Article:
The Dropkick Murphys and the Ryman Auditorium are two things I would never have expected to collide. Now, you all know who the Dropkick Murphys are if you are reading Shite’n’Onions. The Ryman, if you don’t know, is a former revival hall in Nashville, Tennessee that for the last 100 years or so has been the spiritual home of country music. The hall itself has two levels of church bench seating in a half circle around the stage with some of the best acoustics of any venue in the US. When I read the Dropkick Murphys were playing here I jumped on getting a ticket and a flight down. Being Nashville I was real curious to see who made up a Dropkick Murphys crowd – like most places its was the seven to 70 set and if Waldo had a bushy beard and scally cap you’d never find him, but being Nashville there were plenty of trucker caps and and more then a few cowboy hats.
So what brings a bunch of Boston Micks and the Mother Church of country music together? Legendary American folk icon Woody Guthrie is the catalyst. Shipping Up To Boston, Dropkick Murphys big breakthrough is of course a Woody Guthrie song. The Murphys were approached by the Guthrie family to put music to some of Woody’s original lyrics that had not previously been released leading to their new album, This Machine Still Kills Fascists, and an acoustic tour to support and this date at the Ryman.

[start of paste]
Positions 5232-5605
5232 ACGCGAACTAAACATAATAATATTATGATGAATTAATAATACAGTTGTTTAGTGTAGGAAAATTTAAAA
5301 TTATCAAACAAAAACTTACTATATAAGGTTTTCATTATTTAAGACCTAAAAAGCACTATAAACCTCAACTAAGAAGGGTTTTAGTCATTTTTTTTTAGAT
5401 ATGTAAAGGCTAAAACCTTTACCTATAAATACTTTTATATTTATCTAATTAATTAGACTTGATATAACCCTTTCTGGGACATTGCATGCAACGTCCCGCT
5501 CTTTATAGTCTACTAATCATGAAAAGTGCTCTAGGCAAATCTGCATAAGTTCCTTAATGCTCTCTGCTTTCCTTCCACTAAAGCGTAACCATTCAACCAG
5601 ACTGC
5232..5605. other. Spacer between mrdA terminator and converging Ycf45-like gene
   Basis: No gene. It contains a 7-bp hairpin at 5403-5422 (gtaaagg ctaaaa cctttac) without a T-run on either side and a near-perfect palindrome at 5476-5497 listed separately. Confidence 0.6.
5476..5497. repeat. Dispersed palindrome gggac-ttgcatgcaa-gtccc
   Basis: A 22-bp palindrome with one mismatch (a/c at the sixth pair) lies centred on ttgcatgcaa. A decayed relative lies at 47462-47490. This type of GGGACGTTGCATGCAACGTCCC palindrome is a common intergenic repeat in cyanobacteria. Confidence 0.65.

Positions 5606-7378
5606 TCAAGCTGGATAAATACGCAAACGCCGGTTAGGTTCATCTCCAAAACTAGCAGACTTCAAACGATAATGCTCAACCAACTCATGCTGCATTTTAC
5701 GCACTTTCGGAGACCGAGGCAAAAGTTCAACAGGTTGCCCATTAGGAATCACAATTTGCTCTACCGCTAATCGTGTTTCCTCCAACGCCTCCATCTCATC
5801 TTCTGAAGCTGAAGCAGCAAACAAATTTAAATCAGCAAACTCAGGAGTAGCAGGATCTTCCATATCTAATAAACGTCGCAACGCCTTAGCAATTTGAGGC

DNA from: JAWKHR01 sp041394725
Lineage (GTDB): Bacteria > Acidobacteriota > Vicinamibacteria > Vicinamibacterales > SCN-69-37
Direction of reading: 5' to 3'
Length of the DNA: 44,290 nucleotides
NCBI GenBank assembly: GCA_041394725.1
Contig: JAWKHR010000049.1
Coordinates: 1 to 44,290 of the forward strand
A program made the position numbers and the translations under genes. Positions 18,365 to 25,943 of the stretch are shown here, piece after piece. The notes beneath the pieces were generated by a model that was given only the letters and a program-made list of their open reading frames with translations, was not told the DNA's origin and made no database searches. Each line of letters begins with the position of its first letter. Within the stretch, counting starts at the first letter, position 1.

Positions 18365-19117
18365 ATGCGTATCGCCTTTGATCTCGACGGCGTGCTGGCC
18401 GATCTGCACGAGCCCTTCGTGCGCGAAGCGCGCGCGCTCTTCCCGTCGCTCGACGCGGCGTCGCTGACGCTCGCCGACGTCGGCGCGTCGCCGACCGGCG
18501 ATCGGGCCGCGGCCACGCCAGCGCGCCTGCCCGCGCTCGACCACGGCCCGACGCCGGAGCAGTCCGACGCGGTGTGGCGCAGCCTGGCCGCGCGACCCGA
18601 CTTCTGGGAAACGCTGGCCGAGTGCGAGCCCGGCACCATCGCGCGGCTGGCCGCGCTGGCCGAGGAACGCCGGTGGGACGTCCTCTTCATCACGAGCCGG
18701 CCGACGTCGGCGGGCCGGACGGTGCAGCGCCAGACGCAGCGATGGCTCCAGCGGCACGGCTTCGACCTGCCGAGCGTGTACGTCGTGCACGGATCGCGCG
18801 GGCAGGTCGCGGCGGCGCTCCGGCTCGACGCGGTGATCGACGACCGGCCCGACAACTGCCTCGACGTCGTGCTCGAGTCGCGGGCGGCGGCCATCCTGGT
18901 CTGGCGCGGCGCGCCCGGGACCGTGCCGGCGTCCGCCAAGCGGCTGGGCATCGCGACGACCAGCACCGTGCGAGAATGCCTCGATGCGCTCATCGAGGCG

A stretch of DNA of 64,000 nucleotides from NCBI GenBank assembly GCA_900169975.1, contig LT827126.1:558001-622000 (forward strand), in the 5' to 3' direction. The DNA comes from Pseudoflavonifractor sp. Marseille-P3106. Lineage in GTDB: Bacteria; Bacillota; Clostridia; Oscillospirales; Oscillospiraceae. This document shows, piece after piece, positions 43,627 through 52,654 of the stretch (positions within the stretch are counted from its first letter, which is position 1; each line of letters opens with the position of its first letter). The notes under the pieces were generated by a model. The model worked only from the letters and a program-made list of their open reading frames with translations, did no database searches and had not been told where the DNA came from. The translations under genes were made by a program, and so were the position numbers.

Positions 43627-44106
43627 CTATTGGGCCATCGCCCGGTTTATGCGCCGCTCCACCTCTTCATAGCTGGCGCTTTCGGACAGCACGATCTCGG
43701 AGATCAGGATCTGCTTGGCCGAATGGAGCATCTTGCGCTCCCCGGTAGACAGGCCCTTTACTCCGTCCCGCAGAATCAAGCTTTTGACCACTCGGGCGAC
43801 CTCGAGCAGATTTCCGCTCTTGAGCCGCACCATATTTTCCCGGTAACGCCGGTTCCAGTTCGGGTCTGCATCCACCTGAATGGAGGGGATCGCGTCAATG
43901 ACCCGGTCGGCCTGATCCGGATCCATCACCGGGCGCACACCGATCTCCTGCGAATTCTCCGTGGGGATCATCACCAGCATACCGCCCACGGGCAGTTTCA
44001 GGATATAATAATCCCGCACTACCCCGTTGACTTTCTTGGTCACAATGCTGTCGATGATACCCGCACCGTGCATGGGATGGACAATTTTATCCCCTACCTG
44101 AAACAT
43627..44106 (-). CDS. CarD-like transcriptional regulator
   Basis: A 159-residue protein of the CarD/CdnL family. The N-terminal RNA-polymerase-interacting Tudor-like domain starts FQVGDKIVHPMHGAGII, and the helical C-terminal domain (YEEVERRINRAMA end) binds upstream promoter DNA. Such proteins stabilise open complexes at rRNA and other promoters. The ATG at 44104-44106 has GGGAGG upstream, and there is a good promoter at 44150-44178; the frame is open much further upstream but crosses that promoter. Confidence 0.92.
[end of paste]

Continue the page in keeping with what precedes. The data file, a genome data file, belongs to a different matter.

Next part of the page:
Counting tonight I think this is my 10th time seeing Dropkick Murphys since 1999 and the first time in a few years. The line-up is very different, Ken Casey on vocals, Al Barr is not touring due to family commitments. A new bass player allows Ken to jump around the stage like a man half his age. Scruffy Wallace is gone but the main stays of Matt Kelly and James Lynch are still there.
Tonight’s set was rocking hard despite being an “acoustic” set with nine songs from the new album that went down really well despite being unfamiliar to most of the audience. The rest of the set were old favorites with songs you would of course expect them to play – Fields of Athenry, Boys on the Docks, and Rose Tattoo (which brought the house down) and a few you wouldn’t expect given the acoustic set – Citizen CIA, Barroom Hero and Skinhead on the MBTA. No stage invasion was allowed at the Ryman in case someone broke a hip as Casey quipped though this may have been directed at his mother who was in the first row.
The night had two openers, The Washington state raised but Nashville based Jaime Wyatt, who played to my ears authentic old school country (her guitarist looked like a reincarnation of Blaze Foley), she was really talented but not my thing.
Jesse Ahern from Boston was first on. Jesse was one man with an acoustic guitar that he occasionally swapped out for an electric. I’d best describe Jesse as what Springsteen would sound like if he had to work a real blue collar job for a living or Bob Dylan driving a Mac truck. Authentic blue-collar folk’n’punk with engine grease under his finger tips.